Central Bank

Wall Street Journal  3 hrs ago  Comment 
Malta’s new central bank governor rejected claims that European Central Bank policy has fueled populism, saying Europe’s economies are healthier and less susceptible to extreme politics thanks to ECB intervention.
Financial Times  10 hrs ago  Comment 
Signs of success from tightening plan as investors start to trust short-term debt
SeekingAlpha  Oct 25  Comment 
Wall Street Journal  Oct 23  Comment 
The Canadian government has ample fiscal room to increase spending on infrastructure, Bank of Canada Gov. Stephen Poloz said.
Benzinga  Oct 20  Comment 
Mohamed El-Erian, a well-respected economist and chief economic adviser at Allianz, isn't a fan of owning stocks. In an interview with Bloomberg, El-Erian said he isn't avoiding stocks because of the perceived risks. In fact, his portfolio...
Forex News  Oct 20  Comment 
The Turkish lira was little changed today after the nation’s central bank made a surprise decision to keep interest rates unchanged. The Central Bank of the Republic of Turkey left its interest rates without change during today’s...
MarketWatch  Oct 19  Comment 
Brazil’s central bank cut its benchmark interest rate Wednesday, the first time in four years, as inflation slows and Latin America’s largest economy shows more signs it is starting to recover from a disastrous downturn.



Central banks have emerged over the past four centuries when mankind moved from a system of gold or silver backed currencies to private issuers to fiat money. The first central bank in the world was the Swedish Riksbank, founded in 1668.

Scottish businessman William Paterson founded the Bank of England in 1694 on request of the British government to finance a war.

The First Bank of the USA was founded in 1791 and had a 20-year charter. It was however revived again in 1816 and gave birth to the Second Bank of the United States. This desperate move to stabilize the currency by US president James Madison was later revoked by US president Andrew Jackson who withdrew the bank's Federal Charter in 1836. In 1841 the Second Bank of the United States ceased all operations.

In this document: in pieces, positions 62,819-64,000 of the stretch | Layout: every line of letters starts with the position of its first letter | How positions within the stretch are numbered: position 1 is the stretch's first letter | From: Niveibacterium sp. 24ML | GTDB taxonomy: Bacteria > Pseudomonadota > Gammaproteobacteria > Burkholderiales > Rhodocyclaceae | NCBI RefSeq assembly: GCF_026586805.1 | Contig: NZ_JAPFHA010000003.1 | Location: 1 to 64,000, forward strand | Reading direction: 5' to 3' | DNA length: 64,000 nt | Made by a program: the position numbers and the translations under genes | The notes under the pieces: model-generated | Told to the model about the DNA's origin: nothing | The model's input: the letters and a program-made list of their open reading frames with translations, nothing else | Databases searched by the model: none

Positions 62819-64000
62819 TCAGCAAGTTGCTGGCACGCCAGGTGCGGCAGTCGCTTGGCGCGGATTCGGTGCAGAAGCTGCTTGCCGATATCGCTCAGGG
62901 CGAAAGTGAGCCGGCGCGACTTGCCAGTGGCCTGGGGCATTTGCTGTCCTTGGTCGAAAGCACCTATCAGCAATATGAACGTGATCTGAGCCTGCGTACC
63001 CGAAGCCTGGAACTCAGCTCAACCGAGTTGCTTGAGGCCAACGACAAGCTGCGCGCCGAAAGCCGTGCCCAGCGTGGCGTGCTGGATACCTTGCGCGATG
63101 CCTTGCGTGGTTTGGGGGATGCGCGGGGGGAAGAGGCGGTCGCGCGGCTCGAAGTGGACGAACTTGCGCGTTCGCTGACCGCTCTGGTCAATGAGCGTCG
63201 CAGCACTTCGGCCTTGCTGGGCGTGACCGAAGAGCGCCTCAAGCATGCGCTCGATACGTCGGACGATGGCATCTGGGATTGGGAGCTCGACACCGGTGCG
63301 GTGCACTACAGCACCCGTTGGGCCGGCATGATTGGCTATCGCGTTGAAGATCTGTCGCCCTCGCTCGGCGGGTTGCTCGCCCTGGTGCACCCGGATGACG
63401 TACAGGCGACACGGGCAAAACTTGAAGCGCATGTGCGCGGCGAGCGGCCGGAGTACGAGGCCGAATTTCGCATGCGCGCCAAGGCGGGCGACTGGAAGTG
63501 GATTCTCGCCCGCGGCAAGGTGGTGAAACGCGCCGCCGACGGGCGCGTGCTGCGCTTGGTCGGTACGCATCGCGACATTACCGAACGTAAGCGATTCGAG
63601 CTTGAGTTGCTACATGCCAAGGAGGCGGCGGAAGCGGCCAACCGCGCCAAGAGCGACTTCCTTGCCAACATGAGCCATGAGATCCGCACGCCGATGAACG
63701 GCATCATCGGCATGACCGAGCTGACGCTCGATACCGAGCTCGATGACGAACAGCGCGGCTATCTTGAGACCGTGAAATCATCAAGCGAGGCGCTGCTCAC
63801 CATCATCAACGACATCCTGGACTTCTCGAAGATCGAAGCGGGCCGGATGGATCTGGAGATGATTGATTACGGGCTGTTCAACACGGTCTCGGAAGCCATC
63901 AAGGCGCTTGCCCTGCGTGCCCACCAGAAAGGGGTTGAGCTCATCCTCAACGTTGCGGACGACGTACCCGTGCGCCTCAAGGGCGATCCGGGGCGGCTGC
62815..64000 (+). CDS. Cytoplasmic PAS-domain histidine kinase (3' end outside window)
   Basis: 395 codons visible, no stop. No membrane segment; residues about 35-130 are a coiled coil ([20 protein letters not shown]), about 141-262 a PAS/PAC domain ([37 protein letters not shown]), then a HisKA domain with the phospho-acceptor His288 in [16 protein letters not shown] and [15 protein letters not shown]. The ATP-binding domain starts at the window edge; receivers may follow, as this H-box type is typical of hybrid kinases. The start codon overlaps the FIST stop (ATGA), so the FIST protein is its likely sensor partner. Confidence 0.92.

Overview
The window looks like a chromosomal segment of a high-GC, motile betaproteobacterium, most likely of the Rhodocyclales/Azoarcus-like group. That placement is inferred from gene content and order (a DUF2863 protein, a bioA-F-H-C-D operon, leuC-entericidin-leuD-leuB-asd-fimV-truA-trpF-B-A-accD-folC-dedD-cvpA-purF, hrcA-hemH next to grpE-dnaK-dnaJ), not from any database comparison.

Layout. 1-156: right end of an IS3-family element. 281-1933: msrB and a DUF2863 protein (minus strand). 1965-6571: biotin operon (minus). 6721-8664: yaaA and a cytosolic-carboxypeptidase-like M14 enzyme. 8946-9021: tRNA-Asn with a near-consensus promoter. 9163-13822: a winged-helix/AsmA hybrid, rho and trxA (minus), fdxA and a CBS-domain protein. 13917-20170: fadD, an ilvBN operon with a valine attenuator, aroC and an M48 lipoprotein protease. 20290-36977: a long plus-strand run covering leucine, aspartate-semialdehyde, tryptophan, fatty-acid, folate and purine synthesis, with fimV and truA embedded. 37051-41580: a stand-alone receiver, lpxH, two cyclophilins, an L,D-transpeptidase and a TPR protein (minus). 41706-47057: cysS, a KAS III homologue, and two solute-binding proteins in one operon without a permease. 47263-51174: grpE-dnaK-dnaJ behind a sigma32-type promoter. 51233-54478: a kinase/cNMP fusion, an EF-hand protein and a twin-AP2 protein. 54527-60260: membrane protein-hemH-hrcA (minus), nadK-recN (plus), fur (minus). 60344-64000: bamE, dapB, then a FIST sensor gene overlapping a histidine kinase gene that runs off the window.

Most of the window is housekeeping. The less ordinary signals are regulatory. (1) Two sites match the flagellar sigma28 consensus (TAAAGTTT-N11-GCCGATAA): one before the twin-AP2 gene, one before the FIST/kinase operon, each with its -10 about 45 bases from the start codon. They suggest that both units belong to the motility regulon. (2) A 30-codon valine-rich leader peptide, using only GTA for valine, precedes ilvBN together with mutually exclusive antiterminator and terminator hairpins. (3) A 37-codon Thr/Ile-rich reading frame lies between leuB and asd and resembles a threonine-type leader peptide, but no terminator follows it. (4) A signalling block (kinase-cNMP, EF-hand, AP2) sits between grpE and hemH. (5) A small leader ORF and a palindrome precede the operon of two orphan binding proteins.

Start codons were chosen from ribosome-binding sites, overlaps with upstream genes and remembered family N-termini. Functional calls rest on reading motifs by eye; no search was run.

The history of central banking came alive again in 1913 with the constitutionally disputed foundation of the Federal Reserve.

As nearly all currencies in the world have transformed into fiat money over the past 4 centuries, i.e. the notes mandated to be used by government fiat, all countries have some sort of central bank that is responsible for keeping inflation low and provide a money supply that does not overshoot economic growth too much. Other tasks vary widely from country to country.

Political pressure has often led to inflation as rulers want to finance their activities with the in the first place seemingly cheap money.Image:Example.jpg

Central Banking

Central banks primarily purchase short-term debt issued by the governments of the countries in which they serve. Sometimes they've been used as a political piggy bank with the central banks buying riskier investments causing huge losses and inflation if the bank's government doesn't bail them out since the bank has no assets to sell to counter inflation, leaving to many banknotes in circulation.


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